You have several tools at your disposal to help you raise your kitten just the way you like. One of, if not the most, famous is the clicker: this gives out a marker signal that positively reinforces the behaviour of your cat. In theory, it should be possible to raise all kittens using a clicker like this one, but there is no one-size-fits-all and individual responses can vary a lot across different training methods.

How to use the clicker

The clicker works through the unique sound that it makes, a sound that does not exist in a cat’s natural environment. When used as a positive reinforcement tool, it is an unambiguous signal that the behaviour just engaged in was a good one. After using the clicker, your window of opportunity to complete the signal by giving your kitten some kind of treat is again very brief (1-2 seconds).

Clicker training can also be used for more advanced training techniques like teaching your cat how to perform a trick. This is how they do it in the movies! It takes it time and patience to come to master the kind of conditioning needed to wow spectators.

Rewarding your kitten with treats and tenderness

It is worth noting that, although popular, the clicker is by no means universally accepted. Some experts feel it is too impersonal, and that education should be about building and maintaining a deep, trusting connection between human and kitten.

Methods of training

Critics of the clicker method often say that a combination of food, treats, and lots of praise and affection are enough to show kittens that their behaviour was positive. This also allows you to share your genuine pleasure at seeing how your kitten grows.

So, constructive reinforcement (with or without a clicker) is a fast and reliable way of making a positive difference to the behaviour of your kitten. At the same time, punishments like splashing kittens with water are strongly advised against. The reason is understandable: it will break any trust that exists between you and your kitten. And, this connection is the cornerstone of looking after kittens.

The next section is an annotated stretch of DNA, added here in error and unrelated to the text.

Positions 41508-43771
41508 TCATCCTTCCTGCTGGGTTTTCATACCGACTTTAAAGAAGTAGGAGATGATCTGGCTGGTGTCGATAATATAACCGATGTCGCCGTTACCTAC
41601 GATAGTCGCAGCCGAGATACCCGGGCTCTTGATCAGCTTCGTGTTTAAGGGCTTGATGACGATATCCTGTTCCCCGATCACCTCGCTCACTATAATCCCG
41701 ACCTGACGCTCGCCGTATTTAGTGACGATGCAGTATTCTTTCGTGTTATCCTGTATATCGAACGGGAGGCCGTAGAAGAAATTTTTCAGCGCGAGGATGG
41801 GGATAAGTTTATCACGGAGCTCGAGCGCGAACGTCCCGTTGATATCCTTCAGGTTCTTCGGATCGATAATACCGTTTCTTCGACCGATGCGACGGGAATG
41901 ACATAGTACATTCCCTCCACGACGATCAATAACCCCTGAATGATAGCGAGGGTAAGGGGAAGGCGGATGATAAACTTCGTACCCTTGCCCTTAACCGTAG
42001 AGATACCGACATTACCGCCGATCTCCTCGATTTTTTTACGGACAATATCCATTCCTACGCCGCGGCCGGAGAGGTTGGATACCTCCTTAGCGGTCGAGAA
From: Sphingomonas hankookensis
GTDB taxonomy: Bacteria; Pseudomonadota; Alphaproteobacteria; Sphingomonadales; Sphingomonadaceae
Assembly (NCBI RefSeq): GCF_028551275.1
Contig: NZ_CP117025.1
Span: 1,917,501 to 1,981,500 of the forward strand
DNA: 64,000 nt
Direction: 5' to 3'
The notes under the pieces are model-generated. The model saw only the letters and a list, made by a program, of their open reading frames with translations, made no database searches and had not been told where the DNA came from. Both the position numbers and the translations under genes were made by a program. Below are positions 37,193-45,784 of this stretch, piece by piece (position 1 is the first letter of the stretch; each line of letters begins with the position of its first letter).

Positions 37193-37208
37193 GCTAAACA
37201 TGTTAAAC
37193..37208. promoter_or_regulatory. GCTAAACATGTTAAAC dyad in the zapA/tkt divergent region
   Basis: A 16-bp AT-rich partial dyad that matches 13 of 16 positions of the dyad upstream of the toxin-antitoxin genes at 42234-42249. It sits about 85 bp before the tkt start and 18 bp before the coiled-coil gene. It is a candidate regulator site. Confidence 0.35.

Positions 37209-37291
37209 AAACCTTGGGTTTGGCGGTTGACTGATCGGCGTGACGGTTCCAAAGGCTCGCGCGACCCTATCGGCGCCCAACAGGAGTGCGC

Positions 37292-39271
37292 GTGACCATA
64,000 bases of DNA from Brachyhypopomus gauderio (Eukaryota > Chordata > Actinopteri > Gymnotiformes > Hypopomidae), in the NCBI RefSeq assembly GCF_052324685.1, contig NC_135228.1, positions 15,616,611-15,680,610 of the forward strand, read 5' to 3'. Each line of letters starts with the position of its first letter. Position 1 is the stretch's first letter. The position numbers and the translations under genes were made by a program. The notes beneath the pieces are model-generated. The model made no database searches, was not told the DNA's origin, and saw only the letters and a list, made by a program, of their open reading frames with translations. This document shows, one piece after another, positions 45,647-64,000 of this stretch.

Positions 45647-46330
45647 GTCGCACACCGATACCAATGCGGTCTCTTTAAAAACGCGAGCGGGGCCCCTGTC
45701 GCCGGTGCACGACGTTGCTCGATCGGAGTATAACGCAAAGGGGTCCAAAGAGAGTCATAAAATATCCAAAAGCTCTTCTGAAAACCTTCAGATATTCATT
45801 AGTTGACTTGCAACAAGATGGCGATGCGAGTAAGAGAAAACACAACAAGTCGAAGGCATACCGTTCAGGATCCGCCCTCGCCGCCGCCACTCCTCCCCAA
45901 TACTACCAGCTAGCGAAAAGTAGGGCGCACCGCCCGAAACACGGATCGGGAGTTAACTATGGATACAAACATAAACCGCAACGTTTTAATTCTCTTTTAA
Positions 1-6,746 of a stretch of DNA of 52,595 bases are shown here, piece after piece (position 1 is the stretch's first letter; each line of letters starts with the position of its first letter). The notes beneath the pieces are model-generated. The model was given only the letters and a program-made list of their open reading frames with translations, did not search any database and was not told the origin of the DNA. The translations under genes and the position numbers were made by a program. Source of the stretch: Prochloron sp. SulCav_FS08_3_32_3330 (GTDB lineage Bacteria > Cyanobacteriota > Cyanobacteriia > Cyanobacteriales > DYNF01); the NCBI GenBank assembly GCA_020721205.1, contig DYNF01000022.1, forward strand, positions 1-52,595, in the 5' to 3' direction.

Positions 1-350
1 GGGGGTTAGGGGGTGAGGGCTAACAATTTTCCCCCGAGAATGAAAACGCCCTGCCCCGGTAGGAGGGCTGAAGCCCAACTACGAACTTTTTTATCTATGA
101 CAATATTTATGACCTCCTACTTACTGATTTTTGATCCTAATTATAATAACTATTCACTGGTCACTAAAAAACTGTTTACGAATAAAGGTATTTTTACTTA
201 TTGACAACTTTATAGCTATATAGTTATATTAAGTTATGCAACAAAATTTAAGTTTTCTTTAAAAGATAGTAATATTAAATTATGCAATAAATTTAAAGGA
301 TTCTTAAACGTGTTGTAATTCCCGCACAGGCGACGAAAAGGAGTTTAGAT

Kitten care: How to say no

If your kitten is being cheeky, the best thing to do is to calmly, but firmly, say “no”, taking care to annunciate clearly. At the same time, pick up your mischievous kitten and put them down softly where they should be. This will let your cat pick up what it should and should not be doing.

House-trained in a hurry!

Kitten care also involves taking care of physical urges. That’s not to say that there won’t be a few mishaps along the way. As long as you approach these mistakes calmly and patiently, they should be few and far between. When they occur, pick your cat up and move it to the cat tray while offering gentle reassurance and maybe even a head pat. Then it’s best to slip away quietly and let your kitten get on with its business.

As soon as one kitten goes to the litter tray, it becomes the latest craze and all its siblings want to join in too. It’s not unusual for kittens to share a tray or box as they grow up. However, once they reach a certain size each cat should have its own cat litter box or tray.

Don’t stroke one spot for too long

The basis of kitten care is love and respect. This also means that as much as cats love a cuddle, their receptors are incredibly sensitive. Prolonged stroking of the same area can set them off. This could spark a less than friendly reaction, so it’s better to not let these things become an issue in the first place.

We're sure that you and your new kitten will enjoy each other's company for years to come, and you can find everything the pair of you could need on our dedicated kitten page.